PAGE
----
Reflection on Endings can Reinvigorate Us
We might not all be offered insights such as this, from our dreaming minds, but in our waking lives, we can use active reflection to gain the kind of realisation the character in our story did. Envisioning the future: Acrylic painting on ceramic tile by Graham K. BrownFor any situation, we could imagine the “death” of ourselves, another person, or any enterprise, and use an imagined retrospective view to gain new insight and perspective, in order to reinvigorate us. We need not go as far as meditating in cremation grounds (as they do in some Buddhist traditions after much training), and it is important to do this while in a positive mental state, but every now and then by reflecting in this way we can raise our view higher and further, come more fully back to life and see things clearly, in a grounded way.

If we do try and face the fact that our current life will end, we can start to gradually accept that with more ease, knowing that we don’t, or can’t know when or how it will happen.  And as time goes by, and friends,  family members and ventures pass away, we have opportunities to get a little more familiar, and our perception is reorganised in fresh ways to take it into account. From here, if we try to, I think we can shift our focus and begin to treat each day as a gift. In time, we can start to value life more and more fully in the present,  and experience it as a creative process to be fully engaged with, rather than wanting it to have conceptual fixed points and predictable happenings where we recreate the past, or push unconsciously towards an idealistic future in headstrong ways that don’t take account of what’s really happening – all tendencies that are familiar to us.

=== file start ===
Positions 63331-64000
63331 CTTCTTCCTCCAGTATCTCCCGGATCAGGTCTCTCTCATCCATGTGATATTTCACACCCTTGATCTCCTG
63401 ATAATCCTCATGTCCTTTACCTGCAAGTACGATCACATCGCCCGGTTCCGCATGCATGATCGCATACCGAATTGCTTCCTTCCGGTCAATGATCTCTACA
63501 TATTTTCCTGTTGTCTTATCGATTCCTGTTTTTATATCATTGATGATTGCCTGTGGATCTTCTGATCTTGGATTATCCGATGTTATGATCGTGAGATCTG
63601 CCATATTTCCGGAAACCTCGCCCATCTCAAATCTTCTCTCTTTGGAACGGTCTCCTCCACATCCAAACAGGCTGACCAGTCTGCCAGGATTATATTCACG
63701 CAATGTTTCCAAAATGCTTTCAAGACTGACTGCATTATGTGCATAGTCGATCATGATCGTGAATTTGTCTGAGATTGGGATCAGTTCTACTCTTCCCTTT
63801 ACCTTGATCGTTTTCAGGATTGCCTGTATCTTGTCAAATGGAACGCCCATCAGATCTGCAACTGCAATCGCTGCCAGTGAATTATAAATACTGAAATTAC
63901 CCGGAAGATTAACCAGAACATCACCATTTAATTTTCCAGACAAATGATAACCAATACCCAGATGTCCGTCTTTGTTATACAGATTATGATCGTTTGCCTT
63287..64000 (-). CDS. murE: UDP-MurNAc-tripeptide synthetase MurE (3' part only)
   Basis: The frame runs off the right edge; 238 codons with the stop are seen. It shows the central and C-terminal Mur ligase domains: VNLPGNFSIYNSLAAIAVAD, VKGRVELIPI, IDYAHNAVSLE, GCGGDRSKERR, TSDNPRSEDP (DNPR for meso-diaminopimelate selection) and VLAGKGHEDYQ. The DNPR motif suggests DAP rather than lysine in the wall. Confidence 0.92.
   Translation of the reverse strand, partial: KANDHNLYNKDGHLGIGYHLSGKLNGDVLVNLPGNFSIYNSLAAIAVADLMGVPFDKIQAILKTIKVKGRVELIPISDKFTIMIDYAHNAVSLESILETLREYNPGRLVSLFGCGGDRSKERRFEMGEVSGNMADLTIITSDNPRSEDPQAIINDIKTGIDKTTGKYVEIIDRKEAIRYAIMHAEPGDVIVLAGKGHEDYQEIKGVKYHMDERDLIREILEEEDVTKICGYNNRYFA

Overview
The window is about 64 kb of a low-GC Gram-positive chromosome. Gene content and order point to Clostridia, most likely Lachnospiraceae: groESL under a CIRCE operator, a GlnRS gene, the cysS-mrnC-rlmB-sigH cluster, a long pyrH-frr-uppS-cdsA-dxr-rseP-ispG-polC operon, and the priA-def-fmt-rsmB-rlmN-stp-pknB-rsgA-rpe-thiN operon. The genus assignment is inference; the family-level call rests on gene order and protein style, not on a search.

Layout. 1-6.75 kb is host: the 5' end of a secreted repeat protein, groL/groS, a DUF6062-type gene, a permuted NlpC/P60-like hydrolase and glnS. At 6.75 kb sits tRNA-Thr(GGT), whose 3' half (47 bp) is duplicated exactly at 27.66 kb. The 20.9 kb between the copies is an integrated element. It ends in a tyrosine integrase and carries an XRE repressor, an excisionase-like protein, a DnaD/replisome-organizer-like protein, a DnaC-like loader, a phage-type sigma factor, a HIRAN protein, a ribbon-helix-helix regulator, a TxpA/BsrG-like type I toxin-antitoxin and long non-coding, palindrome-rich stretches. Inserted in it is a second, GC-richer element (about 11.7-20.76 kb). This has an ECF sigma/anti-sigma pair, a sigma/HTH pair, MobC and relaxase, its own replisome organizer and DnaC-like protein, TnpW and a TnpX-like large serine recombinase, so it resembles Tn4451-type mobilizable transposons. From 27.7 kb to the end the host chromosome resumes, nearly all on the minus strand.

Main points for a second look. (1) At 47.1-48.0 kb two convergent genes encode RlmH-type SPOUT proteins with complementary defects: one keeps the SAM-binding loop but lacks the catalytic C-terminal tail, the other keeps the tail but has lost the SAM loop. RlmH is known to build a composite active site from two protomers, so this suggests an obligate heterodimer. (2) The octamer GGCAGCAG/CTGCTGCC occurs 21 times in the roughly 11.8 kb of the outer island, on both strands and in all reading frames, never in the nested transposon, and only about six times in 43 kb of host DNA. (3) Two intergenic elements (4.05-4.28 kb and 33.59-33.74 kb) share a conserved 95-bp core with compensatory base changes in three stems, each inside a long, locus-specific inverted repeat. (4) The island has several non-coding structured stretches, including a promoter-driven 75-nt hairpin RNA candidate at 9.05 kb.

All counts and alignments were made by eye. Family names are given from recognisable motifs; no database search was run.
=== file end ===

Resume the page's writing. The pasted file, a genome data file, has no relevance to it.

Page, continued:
The Gift of Presence
I’m writing this on the second anniversary of my father’s death. It has been a journey of letting go – one I thought I would never be able to make. I’m learning again that  life isn’t  all wrapped up – the future is an unfolding of the present; what we do in each moment does inform and create causes which lead to our future moments, but if we can create and actively hold open those mental gaps to keep things in perspective, we can make choices in the light of the bigger picture of our lives and what is really important to us as one-off individuals alive (at least in the way we currently understand it), for a limited amount of time.

So I would encourage you to sincerely give the gift of your own unique presence as you share your time and energy with those around you, and with yourself and leave you with the question:

What message do you think your future self would write for you,
in your “dream present”?

…I switch out the light as we depart from the workshop, trolleys in tow.

Sophie Brown


Acrylic painting on ceramic tile by my father Graham Kingsley Brown 3 May 1932 – 16 Dec 2011, Artist & Poet